Sinn Féin’s leader in Northern Ireland Michelle O’Neill has urged those who were angered by her attendance at an IRA commemoration to understand that she has a different perspective on the past.
She said that forging reconciliation relied not on everyone agreeing to the same narrative of the Troubles, but on people respecting that different opinions on the conflict will always exist.
As well as defending her appearance at the event in Co Tyrone, Mrs O’Neill also backed party colleague and law lecturer Peter Doran who has faced criticism for not condemning the IRA murder of another legal academic during the Troubles.
Martin McGuinness’s successor at Stormont said reconciling the region’s divided communities was a "top priority" as leader.
"I was 17 when the conflict came to an end and I have been involved all my adult life making peace and bringing society forward," she said.
"That’s the job that I intend to do. I intend to carry on the reconciliation work because it is key and vital for our society. I intend to be so committed to that.
"That’s what leadership is - to drive that forward and take yourself into uncomfortable conversations and into uncomfortable places just to have those conversations that we need to have."
Mrs O’Neill was the main speaker at an event in her home village of Clonoe last Thursday to mark the 25th anniversary of the deaths of four IRA men shot dead by the SAS in 1992 when they were ambushed after carrying out a machine gun attack on a police station.
Unionist politicians and relatives of IRA victims denounced her attendance, claiming it undermined her pledges to work for reconciliation.
"Everybody has a right to remember their dead no matter who you are or what your political perspective is," said Mrs O’Neill.
"We all have a different narrative and we’ll always have a different narrative and people have a different perspective on the past.
"Our job is to respect that difference, we won’t agree on the narrative of the past but we can agree to accept that everybody has a different narrative and then we can start to build the bridges of the past and try to make a better future."
She said her attendance at the Clonoe commemoration should not have come as a "surprise".
"I am a republican, that’s not a secret," she said.
"I did know these young fellas personally and I know their families and friends and I know the community they came from, so I don’t think people should be surprised I was there."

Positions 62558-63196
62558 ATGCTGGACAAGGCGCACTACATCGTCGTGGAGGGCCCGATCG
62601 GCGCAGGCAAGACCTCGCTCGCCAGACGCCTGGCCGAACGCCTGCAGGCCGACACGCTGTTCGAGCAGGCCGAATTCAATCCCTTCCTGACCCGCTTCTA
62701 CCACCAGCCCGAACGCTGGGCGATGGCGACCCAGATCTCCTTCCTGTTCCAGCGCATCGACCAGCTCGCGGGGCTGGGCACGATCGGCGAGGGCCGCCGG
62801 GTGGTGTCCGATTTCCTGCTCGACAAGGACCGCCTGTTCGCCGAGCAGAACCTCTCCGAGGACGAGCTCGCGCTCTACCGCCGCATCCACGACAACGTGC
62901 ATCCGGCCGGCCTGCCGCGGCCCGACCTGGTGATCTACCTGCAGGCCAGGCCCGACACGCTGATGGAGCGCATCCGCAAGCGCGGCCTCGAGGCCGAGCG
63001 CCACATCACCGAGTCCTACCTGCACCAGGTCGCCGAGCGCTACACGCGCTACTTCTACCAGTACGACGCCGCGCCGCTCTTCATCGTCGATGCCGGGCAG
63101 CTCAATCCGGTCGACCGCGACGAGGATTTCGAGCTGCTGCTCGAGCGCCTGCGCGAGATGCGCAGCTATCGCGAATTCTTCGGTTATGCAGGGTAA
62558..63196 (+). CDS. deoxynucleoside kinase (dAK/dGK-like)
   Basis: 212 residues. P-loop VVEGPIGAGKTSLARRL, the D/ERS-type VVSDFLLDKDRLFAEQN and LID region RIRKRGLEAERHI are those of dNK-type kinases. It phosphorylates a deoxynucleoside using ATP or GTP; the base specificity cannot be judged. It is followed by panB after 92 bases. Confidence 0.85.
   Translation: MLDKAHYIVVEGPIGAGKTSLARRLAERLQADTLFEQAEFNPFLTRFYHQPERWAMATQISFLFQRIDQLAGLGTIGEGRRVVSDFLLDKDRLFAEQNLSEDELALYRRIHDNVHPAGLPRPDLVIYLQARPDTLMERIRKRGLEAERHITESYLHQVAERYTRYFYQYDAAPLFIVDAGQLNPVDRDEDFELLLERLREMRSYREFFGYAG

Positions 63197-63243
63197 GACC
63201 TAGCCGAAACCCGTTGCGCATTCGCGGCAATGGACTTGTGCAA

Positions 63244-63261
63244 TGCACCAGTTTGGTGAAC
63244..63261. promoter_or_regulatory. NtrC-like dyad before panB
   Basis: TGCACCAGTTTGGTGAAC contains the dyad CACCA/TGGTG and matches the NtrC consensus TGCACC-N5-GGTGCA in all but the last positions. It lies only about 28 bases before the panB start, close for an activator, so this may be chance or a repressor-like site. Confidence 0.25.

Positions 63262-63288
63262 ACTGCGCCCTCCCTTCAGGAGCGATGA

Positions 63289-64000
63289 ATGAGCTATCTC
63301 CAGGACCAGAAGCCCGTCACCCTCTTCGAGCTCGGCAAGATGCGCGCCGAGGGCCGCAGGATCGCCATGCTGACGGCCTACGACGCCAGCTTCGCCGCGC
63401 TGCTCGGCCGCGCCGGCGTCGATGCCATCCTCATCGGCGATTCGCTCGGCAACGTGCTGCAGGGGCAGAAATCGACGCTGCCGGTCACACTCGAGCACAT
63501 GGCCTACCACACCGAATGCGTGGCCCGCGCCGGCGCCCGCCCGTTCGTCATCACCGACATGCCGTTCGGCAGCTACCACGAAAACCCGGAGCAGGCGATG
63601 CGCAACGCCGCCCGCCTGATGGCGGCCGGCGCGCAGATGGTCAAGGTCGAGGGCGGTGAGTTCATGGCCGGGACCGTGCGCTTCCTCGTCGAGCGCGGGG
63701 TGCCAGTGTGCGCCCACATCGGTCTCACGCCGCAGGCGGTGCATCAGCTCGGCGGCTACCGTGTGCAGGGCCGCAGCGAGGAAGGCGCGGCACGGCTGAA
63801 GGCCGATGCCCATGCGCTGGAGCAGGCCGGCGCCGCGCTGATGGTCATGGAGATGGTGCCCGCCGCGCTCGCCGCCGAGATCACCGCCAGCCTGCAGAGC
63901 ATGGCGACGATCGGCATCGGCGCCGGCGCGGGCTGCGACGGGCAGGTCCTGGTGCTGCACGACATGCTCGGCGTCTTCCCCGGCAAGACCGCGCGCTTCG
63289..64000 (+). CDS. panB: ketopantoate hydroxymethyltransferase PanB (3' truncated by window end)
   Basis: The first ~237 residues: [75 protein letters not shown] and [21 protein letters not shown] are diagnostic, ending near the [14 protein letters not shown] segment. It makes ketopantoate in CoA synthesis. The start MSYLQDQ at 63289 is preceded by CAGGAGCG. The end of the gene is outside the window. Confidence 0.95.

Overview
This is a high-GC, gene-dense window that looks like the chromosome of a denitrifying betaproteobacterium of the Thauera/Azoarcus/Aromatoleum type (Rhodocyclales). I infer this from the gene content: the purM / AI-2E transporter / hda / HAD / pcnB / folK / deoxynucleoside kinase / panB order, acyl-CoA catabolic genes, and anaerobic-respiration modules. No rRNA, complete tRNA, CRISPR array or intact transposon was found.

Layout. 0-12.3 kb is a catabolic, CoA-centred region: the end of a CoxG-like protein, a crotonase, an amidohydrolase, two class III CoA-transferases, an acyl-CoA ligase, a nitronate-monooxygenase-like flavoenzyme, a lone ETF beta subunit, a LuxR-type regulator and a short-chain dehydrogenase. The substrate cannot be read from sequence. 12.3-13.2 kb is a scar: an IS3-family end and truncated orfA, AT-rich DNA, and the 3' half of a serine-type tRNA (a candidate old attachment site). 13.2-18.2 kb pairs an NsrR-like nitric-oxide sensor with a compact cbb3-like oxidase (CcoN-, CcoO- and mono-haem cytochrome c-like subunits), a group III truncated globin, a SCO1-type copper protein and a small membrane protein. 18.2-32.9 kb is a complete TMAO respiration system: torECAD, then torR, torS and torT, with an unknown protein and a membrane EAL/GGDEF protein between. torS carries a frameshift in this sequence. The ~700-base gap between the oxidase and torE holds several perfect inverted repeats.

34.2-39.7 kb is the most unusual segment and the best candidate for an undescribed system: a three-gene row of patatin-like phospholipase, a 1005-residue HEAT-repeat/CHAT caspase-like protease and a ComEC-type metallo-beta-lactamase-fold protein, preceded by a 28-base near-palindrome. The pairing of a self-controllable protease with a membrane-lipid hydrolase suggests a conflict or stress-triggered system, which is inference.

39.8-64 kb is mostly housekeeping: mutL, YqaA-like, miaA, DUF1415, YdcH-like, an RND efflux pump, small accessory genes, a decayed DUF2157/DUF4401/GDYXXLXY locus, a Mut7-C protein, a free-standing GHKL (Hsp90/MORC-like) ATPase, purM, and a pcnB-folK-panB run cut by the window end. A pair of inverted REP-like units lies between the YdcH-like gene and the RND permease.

The Mid Ulster election candidate added: "There is no hierarchy of victims - nobody’s grief is more than anyone else’s and everybody deserves to be respected."
The Sinn Fein leader said Mr McGuinness had led the way in terms of reconciliation.
"I am certainly going to carry on the good work that Martin has already embarked upon," she said.
"I believe it is the job as a leader to take yourself out your comfort zone and to try to reach out the hand of friendship.
"We need to deal with these issues that are in our society and make sure we try and bring everybody with us and make a better future for everybody.
"So reconciliation is key and for me that’s one key priority for me as a leader."
Lagan Valley Sinn Féin candidate Mr Doran, a law academic at Queen’s University in Belfast, last week declined to condemn the 1983 IRA murder of rising Ulster Unionist politician and Queen’s law lecturer Edgar Graham. Mr Doran instead expressed "profound sorrow" at Mr Graham’s death.
Mrs O’Neill defended her party colleague’s position.
"I regret we had any loss of life, I regret that there was a conflict and I recognise everybody’s hurt and suffering and nobody’s is any different, everybody feels the same pain and hurt whenever they have been bereaved in a conflict," she said.
The Sinn Féin leader added: "I think Peter has answered it - he has said he had profound sorrow. His position would also be that he regrets all loss of life in the conflict."